It is said that in its heyday the Danish East India Company imported more tea than its famous English counterpart. And given that Denmark’s population at the time was less than a million, promptly smuggled most of that valuable tea to Britain at great profit…

The grave of Ole Bie is a big draw in the Danish cemetery at Serampore

The missionaries of Serampore : William Carey and the “Serampore Trio”

When the East India Company first set up in India, its Directors banned missionary activity for fear of it agitating the locals and interfering with its commerce. As the missionaries arriving in India were generally unwelcome in the English-ruled territories, several found refuge in Danish-controlled Serampore instead.
William Carey, an English Baptist priest, was the first of them. He founded the Serampore Mission in 1800 and was joined by two others – Joshua Marshman and William Ward. Together the “Serampore Trio” established India’s first printing press for translating the Gospel to local languages and founded the massive Serampore College.

A Danish University in India; William Carey started the Serampore College as India’s third oldest college. It is still a top institution for Theology
We entered the quiet, leafy campus of Serampore College that was dominated by a huge central building with towering ionic pillars, now declared a heritage structure. The college was built in 1818 as the third oldest college in the country and was granted a royal charter by the King of Denmark to confer degrees. It remains one of India’s major centers for studying Christian theology.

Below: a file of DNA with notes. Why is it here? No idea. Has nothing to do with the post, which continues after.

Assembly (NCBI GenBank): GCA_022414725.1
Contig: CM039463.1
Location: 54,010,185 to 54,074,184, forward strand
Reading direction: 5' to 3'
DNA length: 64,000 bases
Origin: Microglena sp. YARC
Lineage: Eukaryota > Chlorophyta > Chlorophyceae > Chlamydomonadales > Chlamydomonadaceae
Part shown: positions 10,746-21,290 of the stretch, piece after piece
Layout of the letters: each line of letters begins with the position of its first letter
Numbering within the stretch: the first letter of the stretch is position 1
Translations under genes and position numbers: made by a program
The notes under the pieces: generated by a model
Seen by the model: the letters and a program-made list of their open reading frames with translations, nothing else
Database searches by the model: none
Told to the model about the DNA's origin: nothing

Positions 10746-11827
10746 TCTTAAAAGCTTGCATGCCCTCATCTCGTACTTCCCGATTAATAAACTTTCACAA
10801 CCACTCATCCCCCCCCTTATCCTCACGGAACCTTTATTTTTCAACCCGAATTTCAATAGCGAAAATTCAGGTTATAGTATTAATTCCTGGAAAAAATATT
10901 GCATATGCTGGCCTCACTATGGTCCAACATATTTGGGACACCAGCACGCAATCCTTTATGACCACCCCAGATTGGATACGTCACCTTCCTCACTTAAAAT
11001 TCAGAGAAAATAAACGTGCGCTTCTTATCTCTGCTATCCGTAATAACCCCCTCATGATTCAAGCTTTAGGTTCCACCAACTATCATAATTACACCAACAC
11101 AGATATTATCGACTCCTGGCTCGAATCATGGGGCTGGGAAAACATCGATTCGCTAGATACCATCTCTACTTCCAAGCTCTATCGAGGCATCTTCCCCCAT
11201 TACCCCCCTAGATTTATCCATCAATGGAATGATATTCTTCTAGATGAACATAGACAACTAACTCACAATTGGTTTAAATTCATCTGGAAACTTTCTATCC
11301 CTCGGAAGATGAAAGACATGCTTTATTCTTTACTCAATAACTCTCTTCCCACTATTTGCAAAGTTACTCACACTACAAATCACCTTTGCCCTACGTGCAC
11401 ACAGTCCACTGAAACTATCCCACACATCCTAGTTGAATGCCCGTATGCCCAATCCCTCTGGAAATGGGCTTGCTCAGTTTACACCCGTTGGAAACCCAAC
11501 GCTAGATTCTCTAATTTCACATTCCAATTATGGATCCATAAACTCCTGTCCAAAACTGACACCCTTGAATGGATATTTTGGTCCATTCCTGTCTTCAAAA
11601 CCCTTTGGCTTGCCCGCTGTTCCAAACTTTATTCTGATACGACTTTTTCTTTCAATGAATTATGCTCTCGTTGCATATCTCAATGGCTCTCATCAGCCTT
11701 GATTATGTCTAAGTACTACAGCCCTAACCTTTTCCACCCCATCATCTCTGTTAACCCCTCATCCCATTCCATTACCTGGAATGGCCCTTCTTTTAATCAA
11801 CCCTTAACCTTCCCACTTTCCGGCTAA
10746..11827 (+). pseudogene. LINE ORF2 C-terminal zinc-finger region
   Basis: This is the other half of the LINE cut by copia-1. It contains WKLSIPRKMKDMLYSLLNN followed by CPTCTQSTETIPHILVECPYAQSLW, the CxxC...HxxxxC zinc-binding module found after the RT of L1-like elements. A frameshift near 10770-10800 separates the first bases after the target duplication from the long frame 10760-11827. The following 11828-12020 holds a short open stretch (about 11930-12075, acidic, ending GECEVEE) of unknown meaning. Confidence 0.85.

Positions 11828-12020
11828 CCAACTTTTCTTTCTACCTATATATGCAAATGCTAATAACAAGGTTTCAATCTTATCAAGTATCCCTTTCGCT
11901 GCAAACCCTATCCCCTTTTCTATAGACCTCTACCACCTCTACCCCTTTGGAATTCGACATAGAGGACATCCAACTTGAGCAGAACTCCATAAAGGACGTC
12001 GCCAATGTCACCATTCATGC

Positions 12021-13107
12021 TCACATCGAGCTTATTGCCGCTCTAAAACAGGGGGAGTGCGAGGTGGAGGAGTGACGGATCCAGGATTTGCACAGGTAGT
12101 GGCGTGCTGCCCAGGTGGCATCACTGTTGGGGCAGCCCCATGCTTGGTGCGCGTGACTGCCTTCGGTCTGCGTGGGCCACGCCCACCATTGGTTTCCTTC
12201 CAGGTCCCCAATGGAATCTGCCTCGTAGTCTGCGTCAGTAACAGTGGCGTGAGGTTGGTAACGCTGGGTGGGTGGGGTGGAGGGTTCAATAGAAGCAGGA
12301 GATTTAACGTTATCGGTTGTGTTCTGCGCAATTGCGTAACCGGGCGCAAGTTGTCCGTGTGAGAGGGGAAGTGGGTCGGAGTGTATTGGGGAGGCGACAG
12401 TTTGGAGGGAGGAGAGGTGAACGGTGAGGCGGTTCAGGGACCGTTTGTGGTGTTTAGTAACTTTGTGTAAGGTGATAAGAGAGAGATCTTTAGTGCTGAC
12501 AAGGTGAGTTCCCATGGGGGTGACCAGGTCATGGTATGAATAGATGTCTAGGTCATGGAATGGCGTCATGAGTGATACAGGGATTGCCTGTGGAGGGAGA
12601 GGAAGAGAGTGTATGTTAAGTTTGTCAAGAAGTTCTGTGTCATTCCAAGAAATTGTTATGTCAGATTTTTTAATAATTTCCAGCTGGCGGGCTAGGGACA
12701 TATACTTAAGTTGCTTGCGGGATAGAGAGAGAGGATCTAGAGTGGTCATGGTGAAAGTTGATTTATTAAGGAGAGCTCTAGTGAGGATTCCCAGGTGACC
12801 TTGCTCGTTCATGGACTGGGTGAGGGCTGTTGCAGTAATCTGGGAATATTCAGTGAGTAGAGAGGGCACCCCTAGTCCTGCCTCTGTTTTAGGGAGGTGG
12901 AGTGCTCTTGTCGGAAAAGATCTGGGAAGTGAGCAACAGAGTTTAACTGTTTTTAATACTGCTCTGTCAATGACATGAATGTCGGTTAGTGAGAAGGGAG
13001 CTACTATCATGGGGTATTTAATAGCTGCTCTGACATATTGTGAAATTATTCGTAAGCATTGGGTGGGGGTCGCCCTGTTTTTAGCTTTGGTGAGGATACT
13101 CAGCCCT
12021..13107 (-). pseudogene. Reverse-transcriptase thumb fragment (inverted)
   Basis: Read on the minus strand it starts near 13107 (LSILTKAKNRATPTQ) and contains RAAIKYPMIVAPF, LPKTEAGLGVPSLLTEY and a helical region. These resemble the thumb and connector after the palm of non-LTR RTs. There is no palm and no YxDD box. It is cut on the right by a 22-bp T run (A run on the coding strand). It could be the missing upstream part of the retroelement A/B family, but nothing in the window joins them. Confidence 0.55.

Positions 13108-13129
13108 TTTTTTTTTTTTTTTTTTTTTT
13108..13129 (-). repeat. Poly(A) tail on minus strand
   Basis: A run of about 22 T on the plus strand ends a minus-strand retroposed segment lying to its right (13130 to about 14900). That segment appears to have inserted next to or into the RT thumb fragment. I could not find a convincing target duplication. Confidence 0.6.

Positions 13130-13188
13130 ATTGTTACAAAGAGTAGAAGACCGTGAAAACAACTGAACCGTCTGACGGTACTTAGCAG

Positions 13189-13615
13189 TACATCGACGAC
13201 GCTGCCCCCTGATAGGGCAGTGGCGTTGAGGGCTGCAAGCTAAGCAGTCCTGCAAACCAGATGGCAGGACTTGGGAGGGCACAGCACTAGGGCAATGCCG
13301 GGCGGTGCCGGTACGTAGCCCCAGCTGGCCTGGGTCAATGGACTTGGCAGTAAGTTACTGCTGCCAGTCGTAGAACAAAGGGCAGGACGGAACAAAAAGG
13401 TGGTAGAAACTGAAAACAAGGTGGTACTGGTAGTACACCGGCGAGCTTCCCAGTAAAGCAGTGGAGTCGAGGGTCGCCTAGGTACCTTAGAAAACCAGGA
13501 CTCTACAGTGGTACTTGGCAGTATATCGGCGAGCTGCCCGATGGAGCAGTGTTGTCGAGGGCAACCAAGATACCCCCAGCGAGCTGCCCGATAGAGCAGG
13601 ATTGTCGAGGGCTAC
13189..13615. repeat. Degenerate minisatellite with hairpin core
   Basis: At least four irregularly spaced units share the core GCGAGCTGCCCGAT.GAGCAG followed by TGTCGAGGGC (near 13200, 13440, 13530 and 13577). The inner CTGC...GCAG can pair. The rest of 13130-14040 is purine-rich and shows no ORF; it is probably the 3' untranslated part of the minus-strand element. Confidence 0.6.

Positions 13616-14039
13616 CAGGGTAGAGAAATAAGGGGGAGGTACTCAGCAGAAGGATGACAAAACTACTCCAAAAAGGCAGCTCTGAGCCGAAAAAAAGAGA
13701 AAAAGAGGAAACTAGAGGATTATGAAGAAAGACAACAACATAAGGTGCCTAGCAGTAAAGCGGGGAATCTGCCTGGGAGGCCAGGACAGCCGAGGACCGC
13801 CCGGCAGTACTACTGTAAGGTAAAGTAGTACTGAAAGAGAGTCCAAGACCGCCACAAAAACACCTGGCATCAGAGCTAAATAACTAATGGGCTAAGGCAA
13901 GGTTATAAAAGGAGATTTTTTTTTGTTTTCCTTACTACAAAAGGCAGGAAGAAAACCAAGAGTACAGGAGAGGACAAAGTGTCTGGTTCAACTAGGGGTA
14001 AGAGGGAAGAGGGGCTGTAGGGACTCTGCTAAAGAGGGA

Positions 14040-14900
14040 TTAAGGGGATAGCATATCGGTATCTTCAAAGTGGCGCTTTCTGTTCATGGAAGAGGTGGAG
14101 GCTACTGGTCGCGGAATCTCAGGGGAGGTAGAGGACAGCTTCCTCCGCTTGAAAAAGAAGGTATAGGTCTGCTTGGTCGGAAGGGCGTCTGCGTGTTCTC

The college grounds were dotted with reminders of Carey and his fellow missionaries; the home that Carey stayed in, a museum, busts of the trio. I was curious to meet with future priests studying here and walked towards the students’ hostel – an open quad ringed by rooms and winding wrought-iron staircases. Music and happy laughter filled the air as I chatted with young men and women from all over the country studying for a 4-year Bachelor of Divinity course.

The Serampore trio of mighty missionaries: William Carey, Marshman and Ward

The story of Henry Martyn and his charming pagoda

The missionaries have left us other legacies in Serampore; hidden gems filled with atmosphere and magic which are must-visits. One is the charismatic riverfront pagoda of Henry Martyn and the other is the Mission Cemetery where the trio are buried and laid to rest.
Henry Martyn was a Cambridge-educated priest who arrived in Calcutta as an East India Company chaplain. He spent several years travelling India before going to Iran where he died at the still young age of 31. An introverted, intense character Martyn was taken under his wing by Carey and lived in Serampore for a few months; in an old abandoned temple which has ever since been called “Henry Martyn’s Pagoda”.

The atmospheric Henry Martyn’s pagoda is a memorial to his adventures in India
To get to Martyn’s pagoda, Mohit and I trekked along a kucha path filled with overgrown shrubs, their prickly leaves brushing my sleeves as we walked one behind the other. After passing the silent, brooding water tanks of the now-defunct Howrah Water Works, we came to a pagoda-like building standing remote along the edge of the river.
In his journals, Henry Martyn described his first day here in May 1806; “…the habitation assigned to me is a pagoda…on the edge of the river. Thither I retired at night…I prayed out loud to my God, and the echoes returned from the vaulted roof…I like my dwelling much; it is so retired and free from noise; it has so many recesses and cells, that I can hardly find my way in and out”.*
I stood inside the pagoda and could feel the heaviness of the air wafting off the Hooghly’s surface. The river seemed still, with only the swirling eddies on its surface and a few slow-moving boats indicating any movement. This is where Martyn lived and prayed and engaged in passionate, moonlit debates. The idea of western civilization sailing across the seas and hacking through jungles to have these moments of encounter with alien cultures has probably played itself out for hundreds of years. Here I was, standing on one such site.